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How will you spend your tax-free cash?

How will you spend your tax-free cash?

Category: Retirement

Updated: 27/11/2014
First Published: 27/11/2014

This article was correct at the time of publication. It is now over 6 months old so the content may be out of date.

If you're approaching retirement, you've probably started to think about how you'll make the most of your pension savings. Withdrawing the tax-fee lump sum could well prove tempting, but if you were to go down that route, just what would you spend it on?

Well, according to research from MGM Advantage, paying off debt could be a possibility. According to a survey of retirees who took free the tax-free lump sum at retirement, 28% saw paying off debt as a priority: 13% paid off all or some of their mortgage with the proceeds, 8% used some of it to pay off credit cards and 7% paid off other loans.

But, there are other possibilities, too. Around 12% of retirees surveyed used some or all of their tax-free cash to renovate or decorate their existing home, while 9% used some cash to buy a new car, the same number as those who decided to treat themselves to a holiday. However, some were more prudent in their choices, with 15% choosing to invest some of their lump sum in stocks, shares or investment trusts, while 27% put some of their tax-free cash in the bank for a rainy day.

The figures show that there are wide-ranging views regarding the best way to spend the cash, often depending on personal need, and they also provide some indication of what retirees might do when the reforms come into play next year. However, there's a big difference between taking the tax-free lump sum and withdrawing the full amount, and the research also highlighted a worrying lack of understanding around the tax implications of such a move.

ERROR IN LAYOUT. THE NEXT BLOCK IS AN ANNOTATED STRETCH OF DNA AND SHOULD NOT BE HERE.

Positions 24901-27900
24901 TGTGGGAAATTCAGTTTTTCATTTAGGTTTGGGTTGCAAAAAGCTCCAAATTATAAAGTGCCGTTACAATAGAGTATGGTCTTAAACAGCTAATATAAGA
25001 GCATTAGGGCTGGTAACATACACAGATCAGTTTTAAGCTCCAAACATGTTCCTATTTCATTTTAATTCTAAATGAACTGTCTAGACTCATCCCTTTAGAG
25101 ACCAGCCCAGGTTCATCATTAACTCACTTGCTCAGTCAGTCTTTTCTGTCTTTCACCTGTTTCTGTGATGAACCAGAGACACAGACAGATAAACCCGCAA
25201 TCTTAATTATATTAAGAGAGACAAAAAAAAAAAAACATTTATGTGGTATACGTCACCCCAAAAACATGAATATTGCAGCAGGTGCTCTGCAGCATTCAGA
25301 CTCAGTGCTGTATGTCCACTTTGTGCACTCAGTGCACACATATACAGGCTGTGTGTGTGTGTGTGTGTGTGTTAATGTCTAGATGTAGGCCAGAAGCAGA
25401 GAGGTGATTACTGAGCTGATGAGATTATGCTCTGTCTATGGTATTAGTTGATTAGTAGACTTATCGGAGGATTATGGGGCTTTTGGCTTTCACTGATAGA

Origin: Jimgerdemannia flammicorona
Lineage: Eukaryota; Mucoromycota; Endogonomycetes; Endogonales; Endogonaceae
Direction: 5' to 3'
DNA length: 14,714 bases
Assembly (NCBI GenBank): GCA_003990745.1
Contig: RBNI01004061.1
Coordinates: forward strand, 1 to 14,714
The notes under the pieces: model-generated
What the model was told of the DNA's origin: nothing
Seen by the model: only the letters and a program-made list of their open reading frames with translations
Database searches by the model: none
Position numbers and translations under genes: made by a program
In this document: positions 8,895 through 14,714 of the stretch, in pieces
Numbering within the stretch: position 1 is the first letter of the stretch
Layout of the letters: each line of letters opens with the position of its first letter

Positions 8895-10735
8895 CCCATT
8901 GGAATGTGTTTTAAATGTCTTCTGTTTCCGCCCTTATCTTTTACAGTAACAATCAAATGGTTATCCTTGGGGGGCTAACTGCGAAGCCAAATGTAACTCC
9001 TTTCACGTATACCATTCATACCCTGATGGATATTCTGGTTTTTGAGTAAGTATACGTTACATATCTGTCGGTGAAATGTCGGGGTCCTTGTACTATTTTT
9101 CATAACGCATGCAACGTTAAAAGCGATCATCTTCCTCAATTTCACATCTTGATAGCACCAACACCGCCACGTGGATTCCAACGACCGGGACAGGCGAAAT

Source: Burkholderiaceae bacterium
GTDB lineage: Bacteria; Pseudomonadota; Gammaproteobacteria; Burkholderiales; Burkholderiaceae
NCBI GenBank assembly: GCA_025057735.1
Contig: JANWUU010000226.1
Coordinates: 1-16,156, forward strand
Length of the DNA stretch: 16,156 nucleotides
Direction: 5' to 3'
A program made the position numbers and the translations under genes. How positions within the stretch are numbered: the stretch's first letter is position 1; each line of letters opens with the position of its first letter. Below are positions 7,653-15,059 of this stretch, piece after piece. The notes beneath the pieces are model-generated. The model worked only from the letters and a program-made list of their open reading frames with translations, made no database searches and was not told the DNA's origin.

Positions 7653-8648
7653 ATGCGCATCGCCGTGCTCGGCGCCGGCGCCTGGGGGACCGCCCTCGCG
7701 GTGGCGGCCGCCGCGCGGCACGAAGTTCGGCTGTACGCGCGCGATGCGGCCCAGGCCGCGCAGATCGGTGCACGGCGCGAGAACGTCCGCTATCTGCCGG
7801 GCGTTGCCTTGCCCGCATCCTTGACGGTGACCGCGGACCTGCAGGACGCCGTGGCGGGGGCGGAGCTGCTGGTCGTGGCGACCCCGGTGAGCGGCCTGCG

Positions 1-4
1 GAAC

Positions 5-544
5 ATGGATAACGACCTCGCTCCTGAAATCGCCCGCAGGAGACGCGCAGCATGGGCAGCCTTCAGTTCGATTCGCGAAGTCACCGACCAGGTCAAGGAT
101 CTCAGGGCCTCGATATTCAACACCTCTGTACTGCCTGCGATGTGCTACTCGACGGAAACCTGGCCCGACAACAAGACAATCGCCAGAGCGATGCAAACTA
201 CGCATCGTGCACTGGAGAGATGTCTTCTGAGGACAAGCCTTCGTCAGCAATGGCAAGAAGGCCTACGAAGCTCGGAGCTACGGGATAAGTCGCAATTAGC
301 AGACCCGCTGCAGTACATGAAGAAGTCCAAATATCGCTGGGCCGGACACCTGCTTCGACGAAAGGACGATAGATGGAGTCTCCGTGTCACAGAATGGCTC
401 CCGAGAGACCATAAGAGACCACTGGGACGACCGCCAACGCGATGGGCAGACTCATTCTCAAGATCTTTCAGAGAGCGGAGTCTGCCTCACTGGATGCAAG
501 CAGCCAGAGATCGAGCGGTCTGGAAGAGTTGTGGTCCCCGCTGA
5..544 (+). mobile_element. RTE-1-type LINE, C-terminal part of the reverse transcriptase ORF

The survey found that 59% of people aged over 55 said they didn't understand the tax implications of withdrawing their pot. Furthermore, when the tax implications were explained, people were far more likely (83%) to leave their money in a pension wrapper and draw an income as needed, rather than taking the entire pot as cash in one go. Just 17% said they are happy to pay tax on any withdrawal, suggesting that the majority won't be rushing out to buy sports cars with their cash.

Andrew Tully, pensions technical director at MGM Advantage, commented on the findings: "This research helps paint a picture of the likely behaviours of people who might take advantage of the new pension freedoms [next year]. Debt is a clear priority for many people who have spent a portion of their tax-free cash paying off loans, credit cards or their mortgage.

"[But], it is important to remember that, from April, accessing more than 25% of your pension in one go will mean you pay income tax on any withdrawals. Treating yourself with your tax-free cash is one thing, but paying the tax man to access your cash is another thing altogether. Unfortunately, we know from our research there is a lack of understanding of the tax implications of taking lump sum withdrawals. It is vital that people receive professional financial advice to help them navigate the retirement maze and decide what is best for their personal circumstances."

What next?

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Disclaimer: Information is correct as of the date of publication (shown at the top of this article). Any products featured may be withdrawn by their provider or changed at any time.